The Guardian, August 13, 2022
Female protesters beaten by Taliban fighters during rare Kabul rally
Shots fired into air and rifle butts used to attack dozens of women protesting outside Afghan education ministry
Taliban fighters beat female protesters and fired into the air on Saturday as they violently dispersed a rare rally in the Afghan capital, days before the first anniversary of the hardline Islamists’ return to power.
Since seizing control on 15 August last year, the Taliban have rolled back the marginal gains made by women during two decades of US intervention in Afghanistan.
About 40 women – chanting “bread, work and freedom” – marched in front of the education ministry building in Kabul, before the fighters dispersed them by firing their guns into the air, an AFP correspondent reported.
Some female protesters who took refuge in nearby shops were chased and beaten by Taliban fighters with their rifle butts.
The demonstrators carried a banner which read “15 August is a black day” as they demanded rights to work and political participation.
“Justice! Justice! We’re fed up with ignorance,” they chanted, many not wearing face veils.
“Unfortunately, the Taliban from the intelligence service came and fired in the air,” said Zholia Parsi, one of the organisers of the march.
“They dispersed the girls, tore our banners and confiscated the mobile phones of many girls.”
But Munisa Mubariz vowed to continue fighting for women’s rights.
“If the Taliban want to silence this voice, it’s not possible. We will protest from our homes,” she said.
Some journalists covering the demonstration – the first women’s rally in months – were also beaten by the Taliban fighters, an AFP correspondent reported.
While the Taliban authorities have allowed and promoted some rallies against the US, they have declined permission for any women’s rally since they returned to power.
But many restrictions have already been imposed, especially on women, to comply with the movement’s austere vision of Islam.
Farzana* photographed at an undisclosed location in Afghanistan
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Tens of thousands of girls have been shut out of secondary schools, while women have been barred from returning to many government jobs.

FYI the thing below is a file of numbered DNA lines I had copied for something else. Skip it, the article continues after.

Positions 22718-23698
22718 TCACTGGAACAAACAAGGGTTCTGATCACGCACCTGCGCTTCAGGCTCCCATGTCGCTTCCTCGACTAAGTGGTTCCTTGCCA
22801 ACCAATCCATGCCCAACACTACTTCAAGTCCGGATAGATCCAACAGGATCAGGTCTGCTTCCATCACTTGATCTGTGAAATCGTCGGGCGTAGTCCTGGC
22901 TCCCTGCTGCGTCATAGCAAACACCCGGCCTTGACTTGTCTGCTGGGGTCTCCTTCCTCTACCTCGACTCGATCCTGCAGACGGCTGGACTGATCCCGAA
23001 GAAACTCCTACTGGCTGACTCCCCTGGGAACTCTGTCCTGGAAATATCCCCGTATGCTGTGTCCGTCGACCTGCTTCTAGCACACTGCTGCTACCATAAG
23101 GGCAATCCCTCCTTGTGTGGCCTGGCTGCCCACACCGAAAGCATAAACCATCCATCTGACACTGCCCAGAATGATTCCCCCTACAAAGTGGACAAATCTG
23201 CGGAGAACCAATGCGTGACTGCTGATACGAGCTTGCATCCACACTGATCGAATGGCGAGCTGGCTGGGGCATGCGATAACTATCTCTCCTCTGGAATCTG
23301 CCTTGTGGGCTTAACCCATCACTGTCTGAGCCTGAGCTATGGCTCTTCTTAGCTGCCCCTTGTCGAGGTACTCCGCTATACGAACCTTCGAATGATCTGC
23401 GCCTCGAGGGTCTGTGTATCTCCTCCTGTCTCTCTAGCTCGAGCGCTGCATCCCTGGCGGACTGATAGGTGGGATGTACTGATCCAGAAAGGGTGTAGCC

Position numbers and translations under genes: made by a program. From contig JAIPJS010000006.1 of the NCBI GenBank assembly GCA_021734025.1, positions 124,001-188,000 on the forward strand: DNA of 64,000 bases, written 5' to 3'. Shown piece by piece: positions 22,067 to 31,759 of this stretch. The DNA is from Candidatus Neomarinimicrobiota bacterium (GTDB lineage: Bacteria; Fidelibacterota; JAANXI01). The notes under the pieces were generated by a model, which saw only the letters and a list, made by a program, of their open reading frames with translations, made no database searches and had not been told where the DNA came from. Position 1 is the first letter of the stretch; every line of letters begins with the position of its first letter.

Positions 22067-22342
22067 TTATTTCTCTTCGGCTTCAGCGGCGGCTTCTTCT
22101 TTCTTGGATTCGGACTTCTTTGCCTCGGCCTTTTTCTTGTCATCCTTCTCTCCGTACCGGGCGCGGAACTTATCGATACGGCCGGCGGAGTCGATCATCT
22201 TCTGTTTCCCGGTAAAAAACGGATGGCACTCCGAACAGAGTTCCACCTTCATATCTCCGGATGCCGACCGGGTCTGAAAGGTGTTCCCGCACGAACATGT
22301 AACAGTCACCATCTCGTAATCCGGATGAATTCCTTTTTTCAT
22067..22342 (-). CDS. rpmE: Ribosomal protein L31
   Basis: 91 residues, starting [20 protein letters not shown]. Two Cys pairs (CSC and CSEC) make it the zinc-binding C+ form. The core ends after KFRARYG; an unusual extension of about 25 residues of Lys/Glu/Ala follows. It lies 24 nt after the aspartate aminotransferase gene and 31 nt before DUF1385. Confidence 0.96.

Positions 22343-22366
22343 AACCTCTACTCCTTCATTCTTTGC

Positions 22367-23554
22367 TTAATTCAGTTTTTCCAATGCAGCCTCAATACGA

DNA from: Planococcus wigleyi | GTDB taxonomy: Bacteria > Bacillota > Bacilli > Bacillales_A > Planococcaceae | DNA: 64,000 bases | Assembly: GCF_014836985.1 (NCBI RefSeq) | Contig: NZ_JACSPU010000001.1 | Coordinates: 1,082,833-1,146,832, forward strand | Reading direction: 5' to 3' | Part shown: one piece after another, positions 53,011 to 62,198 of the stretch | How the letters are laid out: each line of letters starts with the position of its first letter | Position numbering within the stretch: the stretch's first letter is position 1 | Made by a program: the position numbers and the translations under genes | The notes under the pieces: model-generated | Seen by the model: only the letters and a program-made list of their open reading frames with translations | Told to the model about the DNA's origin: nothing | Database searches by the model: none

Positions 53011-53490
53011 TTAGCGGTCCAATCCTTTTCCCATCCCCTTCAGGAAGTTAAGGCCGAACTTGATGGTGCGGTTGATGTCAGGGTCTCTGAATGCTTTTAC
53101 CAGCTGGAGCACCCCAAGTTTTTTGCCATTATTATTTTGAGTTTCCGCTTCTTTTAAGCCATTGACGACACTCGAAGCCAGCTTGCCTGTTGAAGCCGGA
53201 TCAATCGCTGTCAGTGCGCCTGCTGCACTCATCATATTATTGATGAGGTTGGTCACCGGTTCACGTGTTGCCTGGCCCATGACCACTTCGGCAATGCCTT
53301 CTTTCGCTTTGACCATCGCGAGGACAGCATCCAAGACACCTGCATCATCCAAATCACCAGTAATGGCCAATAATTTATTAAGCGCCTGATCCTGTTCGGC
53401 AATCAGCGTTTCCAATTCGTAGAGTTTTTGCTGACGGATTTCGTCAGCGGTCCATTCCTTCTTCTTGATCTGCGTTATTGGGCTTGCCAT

Women have also been banned from travelling alone on long trips and can only visit public gardens and parks in the capital on days separate from men.
In May, the country’s supreme leader and chief of the Taliban, Hibatullah Akhundzada, ordered women to fully cover themselves in public, including their faces – ideally with a burqa.
Since the secondary school ban was announced in March, many secret schools for these girls have sprung up across several provinces.
The UN and rights groups have repeatedly condemned the Taliban government for imposing the restrictions on women.
These policies show a “pattern of absolute gender segregation and are aimed at making women invisible in the society”, Richard Bennett, the UN special rapporteur on human rights in Afghanistan, told reporters in Kabul during a visit in May.
On Thursday, Human Rights Watch called on the Taliban to “reverse their horrifying and misogynistic” decision to bar women from education.
“This would send a message that the Taliban are willing to reconsider their most egregious actions,” Fereshta Abbasi, an Afghanistan researcher at the rights group, said in a statement.
Some Afghan women initially pushed back against the curbs, holding small protests.
But the Taliban soon rounded up the ringleaders, holding them incommunicado while denying they had been detained.
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